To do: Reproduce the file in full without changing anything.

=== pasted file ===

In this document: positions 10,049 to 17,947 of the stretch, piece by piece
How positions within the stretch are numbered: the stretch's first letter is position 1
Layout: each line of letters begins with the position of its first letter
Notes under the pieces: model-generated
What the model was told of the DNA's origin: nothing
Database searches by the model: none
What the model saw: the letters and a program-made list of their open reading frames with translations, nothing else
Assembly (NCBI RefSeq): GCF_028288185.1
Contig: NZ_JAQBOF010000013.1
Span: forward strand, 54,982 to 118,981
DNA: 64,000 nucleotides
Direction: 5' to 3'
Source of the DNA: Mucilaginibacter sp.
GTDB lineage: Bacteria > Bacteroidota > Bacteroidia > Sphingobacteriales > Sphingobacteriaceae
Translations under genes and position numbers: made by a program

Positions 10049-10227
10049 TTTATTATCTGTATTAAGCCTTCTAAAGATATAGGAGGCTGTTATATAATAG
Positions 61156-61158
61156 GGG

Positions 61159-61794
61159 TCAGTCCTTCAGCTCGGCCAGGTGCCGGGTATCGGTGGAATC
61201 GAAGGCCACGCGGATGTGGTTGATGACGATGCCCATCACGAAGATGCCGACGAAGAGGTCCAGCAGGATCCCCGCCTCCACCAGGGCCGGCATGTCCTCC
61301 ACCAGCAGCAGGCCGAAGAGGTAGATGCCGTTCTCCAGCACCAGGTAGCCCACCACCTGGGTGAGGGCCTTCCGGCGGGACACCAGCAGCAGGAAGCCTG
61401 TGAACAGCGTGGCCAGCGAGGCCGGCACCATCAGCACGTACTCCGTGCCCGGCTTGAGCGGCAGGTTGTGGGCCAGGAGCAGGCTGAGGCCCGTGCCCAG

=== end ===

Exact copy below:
In this document: positions 10,049 to 17,947 of the stretch, piece by piece
How positions within the stretch are numbered: the stretch's first letter is position 1
Layout: each line of letters begins with the position of its first letter
Notes under the pieces: model-generated
What the model was told of the DNA's origin: nothing
Database searches by the model: none
What the model saw: the letters and a program-made list of their open reading frames with translations, nothing else
Assembly (NCBI RefSeq): GCF_028288185.1
Contig: NZ_JAQBOF010000013.1
Span: forward strand, 54,982 to 118,981
DNA: 64,000 nucleotides
Direction: 5' to 3'
Source of the DNA: Mucilaginibacter sp.
GTDB lineage: Bacteria > Bacteroidota > Bacteroidia > Sphingobacteriales > Sphingobacteriaceae
Translations under genes and position numbers: made by a program

Positions 10049-10227
10049 TTTATTATCTGTATTAAGCCTTCTAAAGATATAGGAGGCTGTTATATAATAG
Positions 61156-61158
61156 GGG

Positions 61159-61794
61159 TCAGTCCTTCAGCTCGGCCAGGTGCCGGGTATCGGTGGAATC
61201 GAAGGCCACGCGGATGTGGTTGATGACGATGCCCATCACGAAGATGCCGACGAAGAGGTCCAGCAGGATCCCCGCCTCCACCAGGGCCGGCATGTCCTCC
61301 ACCAGCAGCAGGCCGAAGAGGTAGATGCCGTTCTCCAGCACCAGGTAGCCCACCACCTGGGTGAGGGCCTTCCGGCGGGACACCAGCAGCAGGAAGCCTG
61401 TGAACAGCGTGGCCAGCGAGGCCGGCACCATCAGCACGTACTCCGTGCCCGGCTTGAGCGGCAGGTTGTGGGCCAGGAGCAGGCTGAGGCCCGTGCCCAG